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Citations


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Citations



  1. ^ Black, George F., The Surnames of Scotland Their Origin, Meaning and History. New York: New York Public Library, 1946. Print. (ISBN 0-87104-172-3)

Other References

  1. Skene, William Forbes Edition. Chronicles of the Picts, Chronicles of the Scots and Other Early Memorials of Scottish History. Edinburgh: H.M. General Register House, 1867. Print.
  2. Colletta, John P. They Came In Ships. Salt Lake City: Ancestry, 1993. Print.
  3. Barrow, G.W.S Ed. The Charters of David I The Written Acts of David I King of Scots, 1124-53 and of His Son Henry, Earl of Northumerland, 1139-52. Woodbridge: The Boydell Press, 1999. Print.
  4. Egle, William Henry. Pennsylvania Genealogies Scotch-Irish and German. Harrisburg: L.S. Hart, 1886. Print.
  5. Bolton, Charles Knowles. Bolton's American Armory. Baltimore: Heraldic Book Company, 1964. Print.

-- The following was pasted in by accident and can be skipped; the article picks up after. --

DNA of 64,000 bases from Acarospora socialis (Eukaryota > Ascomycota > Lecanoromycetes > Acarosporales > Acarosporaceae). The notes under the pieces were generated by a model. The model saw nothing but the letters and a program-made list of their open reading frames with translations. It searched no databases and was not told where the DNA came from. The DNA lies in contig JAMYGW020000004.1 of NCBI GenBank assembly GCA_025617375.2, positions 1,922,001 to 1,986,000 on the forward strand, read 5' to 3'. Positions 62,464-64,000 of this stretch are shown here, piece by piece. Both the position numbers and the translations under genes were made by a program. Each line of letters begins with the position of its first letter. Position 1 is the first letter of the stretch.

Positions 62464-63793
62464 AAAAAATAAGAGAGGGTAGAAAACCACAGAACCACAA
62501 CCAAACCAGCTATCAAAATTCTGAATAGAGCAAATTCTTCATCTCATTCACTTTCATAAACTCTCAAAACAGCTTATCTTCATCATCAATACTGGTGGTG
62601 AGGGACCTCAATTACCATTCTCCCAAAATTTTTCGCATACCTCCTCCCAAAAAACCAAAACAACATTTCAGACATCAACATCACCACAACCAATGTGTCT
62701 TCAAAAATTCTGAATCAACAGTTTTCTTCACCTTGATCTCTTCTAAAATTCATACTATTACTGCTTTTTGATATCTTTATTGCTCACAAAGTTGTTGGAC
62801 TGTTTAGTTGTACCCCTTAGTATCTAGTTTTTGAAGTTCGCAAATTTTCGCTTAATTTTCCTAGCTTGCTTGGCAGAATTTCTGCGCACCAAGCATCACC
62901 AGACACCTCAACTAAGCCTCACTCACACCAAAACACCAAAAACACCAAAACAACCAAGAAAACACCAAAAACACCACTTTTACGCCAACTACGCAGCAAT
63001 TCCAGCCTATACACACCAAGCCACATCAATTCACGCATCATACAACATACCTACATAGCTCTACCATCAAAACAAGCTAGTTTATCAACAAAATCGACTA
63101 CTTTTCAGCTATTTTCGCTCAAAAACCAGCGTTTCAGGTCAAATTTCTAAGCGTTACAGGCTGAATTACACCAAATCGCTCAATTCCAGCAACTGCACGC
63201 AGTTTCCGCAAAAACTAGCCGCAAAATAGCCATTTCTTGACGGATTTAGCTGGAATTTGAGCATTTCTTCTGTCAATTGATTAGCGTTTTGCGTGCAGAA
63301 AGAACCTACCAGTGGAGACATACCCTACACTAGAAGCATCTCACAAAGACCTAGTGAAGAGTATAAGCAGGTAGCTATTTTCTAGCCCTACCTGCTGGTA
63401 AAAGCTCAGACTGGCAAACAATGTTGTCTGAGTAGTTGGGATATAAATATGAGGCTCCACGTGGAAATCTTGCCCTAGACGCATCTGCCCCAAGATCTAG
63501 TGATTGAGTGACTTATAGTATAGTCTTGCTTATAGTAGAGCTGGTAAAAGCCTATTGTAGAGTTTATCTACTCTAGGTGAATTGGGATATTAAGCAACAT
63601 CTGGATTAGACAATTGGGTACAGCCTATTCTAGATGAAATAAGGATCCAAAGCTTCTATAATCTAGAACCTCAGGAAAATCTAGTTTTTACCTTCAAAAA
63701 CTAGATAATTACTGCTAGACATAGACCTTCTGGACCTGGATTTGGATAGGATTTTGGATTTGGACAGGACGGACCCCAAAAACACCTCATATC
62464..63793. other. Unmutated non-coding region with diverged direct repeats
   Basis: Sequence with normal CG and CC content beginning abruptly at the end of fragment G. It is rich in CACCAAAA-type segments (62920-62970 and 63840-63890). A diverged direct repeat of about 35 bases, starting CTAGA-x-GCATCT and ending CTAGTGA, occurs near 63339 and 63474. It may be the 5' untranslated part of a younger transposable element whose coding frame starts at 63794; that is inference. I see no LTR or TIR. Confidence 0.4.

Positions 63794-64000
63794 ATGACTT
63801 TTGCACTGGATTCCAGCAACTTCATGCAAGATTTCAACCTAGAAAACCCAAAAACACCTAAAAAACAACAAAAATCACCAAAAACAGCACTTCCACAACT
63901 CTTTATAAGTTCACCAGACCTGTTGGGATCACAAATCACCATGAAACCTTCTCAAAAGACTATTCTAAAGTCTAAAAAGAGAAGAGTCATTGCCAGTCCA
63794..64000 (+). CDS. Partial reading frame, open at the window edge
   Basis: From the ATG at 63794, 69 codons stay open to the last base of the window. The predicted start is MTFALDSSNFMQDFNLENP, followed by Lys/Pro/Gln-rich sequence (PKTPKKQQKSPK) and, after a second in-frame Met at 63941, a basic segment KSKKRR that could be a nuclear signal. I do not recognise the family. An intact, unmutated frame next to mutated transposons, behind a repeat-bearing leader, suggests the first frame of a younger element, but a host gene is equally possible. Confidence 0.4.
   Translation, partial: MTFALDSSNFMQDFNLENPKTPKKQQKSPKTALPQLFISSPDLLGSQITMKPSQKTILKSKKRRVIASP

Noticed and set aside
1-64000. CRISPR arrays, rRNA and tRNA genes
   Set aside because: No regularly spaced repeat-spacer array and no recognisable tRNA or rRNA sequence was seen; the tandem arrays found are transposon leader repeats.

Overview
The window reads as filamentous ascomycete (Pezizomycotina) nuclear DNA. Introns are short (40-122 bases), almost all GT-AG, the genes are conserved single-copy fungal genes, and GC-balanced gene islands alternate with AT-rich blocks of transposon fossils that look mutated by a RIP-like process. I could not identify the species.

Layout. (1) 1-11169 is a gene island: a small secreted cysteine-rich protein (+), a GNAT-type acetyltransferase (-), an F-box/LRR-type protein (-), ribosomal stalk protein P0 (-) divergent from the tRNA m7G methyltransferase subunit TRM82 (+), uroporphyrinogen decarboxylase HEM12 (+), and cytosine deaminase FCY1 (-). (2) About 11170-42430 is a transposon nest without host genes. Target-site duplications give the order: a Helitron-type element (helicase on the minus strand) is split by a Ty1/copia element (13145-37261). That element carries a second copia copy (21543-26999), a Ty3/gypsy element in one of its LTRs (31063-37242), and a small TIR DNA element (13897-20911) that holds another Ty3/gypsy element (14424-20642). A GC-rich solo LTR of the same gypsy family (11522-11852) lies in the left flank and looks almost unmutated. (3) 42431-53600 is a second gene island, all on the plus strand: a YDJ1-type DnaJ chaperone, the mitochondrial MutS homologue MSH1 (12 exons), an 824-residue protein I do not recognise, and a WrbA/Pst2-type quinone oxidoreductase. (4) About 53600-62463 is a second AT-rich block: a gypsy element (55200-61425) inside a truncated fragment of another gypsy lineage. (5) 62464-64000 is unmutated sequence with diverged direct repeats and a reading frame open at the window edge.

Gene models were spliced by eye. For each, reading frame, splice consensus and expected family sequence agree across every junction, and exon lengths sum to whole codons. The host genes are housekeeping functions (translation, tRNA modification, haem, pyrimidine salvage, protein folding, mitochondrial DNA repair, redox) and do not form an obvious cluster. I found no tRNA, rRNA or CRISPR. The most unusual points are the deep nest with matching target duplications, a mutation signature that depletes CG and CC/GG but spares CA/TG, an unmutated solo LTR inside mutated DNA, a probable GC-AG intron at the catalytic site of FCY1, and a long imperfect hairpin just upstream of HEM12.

6. Filby, P. William and Mary K Meyer. Passenger and Immigration Lists Index in Four Volumes. Detroit: Gale Research, 1985. Print. (ISBN 0-8103-1795-8).
  7. Black, George F. The Surnames of Scotland Their Origin, Meaning and History. New York: New York Public Library, 1946. Print. (ISBN 0-87104-172-3).
  8. Martine, Roddy, Roderick Martine and Don Pottinger. Scottish Clan and Family Names Their Arms, Origins and Tartans. Edinburgh: Mainstream, 1992. Print.
  9. Burke, Sir Bernard. Genealogical and Heraldic History of the Peerage and Baronetage, The Privy Council, Knightage and Compainonage. London: Burke Publishing, 1921. Print.
  10. Bowman, George Ernest. The Mayflower Reader A Selection of Articales from The Mayflower Descendent. Baltimore: Genealogical Publishing. Print.
  11. ...

The Edgeisoomb Family Crest was acquired from the Houseofnames.com archives. The Edgeisoomb Family Crest was drawn according to heraldic standards based on published blazons. We generally include the oldest published family crest once associated with each surname.

This page was last modified on 19 May 2017 at 11:13.